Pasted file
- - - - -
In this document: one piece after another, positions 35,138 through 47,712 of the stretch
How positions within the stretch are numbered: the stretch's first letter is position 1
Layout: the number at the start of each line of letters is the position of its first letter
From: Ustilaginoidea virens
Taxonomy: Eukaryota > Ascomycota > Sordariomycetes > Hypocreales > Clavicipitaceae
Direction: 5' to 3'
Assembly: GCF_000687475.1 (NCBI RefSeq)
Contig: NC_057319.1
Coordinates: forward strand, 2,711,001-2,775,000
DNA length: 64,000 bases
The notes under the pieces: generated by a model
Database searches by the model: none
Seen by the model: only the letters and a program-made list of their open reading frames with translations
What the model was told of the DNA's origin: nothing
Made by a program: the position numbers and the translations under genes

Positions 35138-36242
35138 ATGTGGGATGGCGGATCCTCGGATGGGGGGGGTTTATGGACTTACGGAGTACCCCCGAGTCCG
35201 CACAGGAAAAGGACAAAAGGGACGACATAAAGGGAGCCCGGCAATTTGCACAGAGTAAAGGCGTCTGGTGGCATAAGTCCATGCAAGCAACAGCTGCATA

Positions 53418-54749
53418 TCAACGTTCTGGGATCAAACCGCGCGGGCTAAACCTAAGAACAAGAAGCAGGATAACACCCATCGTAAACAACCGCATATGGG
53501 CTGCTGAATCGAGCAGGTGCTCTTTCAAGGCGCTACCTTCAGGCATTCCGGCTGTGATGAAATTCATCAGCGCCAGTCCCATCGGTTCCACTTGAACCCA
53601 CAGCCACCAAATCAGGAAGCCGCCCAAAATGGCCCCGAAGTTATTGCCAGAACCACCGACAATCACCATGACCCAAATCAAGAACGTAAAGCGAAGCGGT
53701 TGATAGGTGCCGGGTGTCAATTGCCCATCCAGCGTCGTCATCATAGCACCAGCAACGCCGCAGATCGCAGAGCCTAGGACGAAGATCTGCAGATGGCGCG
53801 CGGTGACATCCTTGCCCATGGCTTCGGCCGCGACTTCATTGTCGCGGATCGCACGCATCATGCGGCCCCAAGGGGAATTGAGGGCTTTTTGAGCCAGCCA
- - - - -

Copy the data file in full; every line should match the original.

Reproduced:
In this document: one piece after another, positions 35,138 through 47,712 of the stretch
How positions within the stretch are numbered: the stretch's first letter is position 1
Layout: the number at the start of each line of letters is the position of its first letter
From: Ustilaginoidea virens
Taxonomy: Eukaryota > Ascomycota > Sordariomycetes > Hypocreales > Clavicipitaceae
Direction: 5' to 3'
Assembly: GCF_000687475.1 (NCBI RefSeq)
Contig: NC_057319.1
Coordinates: forward strand, 2,711,001-2,775,000
DNA length: 64,000 bases
The notes under the pieces: generated by a model
Database searches by the model: none
Seen by the model: only the letters and a program-made list of their open reading frames with translations
What the model was told of the DNA's origin: nothing
Made by a program: the position numbers and the translations under genes

Positions 35138-36242
35138 ATGTGGGATGGCGGATCCTCGGATGGGGGGGGTTTATGGACTTACGGAGTACCCCCGAGTCCG
35201 CACAGGAAAAGGACAAAAGGGACGACATAAAGGGAGCCCGGCAATTTGCACAGAGTAAAGGCGTCTGGTGGCATAAGTCCATGCAAGCAACAGCTGCATA

Positions 53418-54749
53418 TCAACGTTCTGGGATCAAACCGCGCGGGCTAAACCTAAGAACAAGAAGCAGGATAACACCCATCGTAAACAACCGCATATGGG
53501 CTGCTGAATCGAGCAGGTGCTCTTTCAAGGCGCTACCTTCAGGCATTCCGGCTGTGATGAAATTCATCAGCGCCAGTCCCATCGGTTCCACTTGAACCCA
53601 CAGCCACCAAATCAGGAAGCCGCCCAAAATGGCCCCGAAGTTATTGCCAGAACCACCGACAATCACCATGACCCAAATCAAGAACGTAAAGCGAAGCGGT
53701 TGATAGGTGCCGGGTGTCAATTGCCCATCCAGCGTCGTCATCATAGCACCAGCAACGCCGCAGATCGCAGAGCCTAGGACGAAGATCTGCAGATGGCGCG
53801 CGGTGACATCCTTGCCCATGGCTTCGGCCGCGACTTCATTGTCGCGGATCGCACGCATCATGCGGCCCCAAGGGGAATTGAGGGCTTTTTGAGCCAGCCA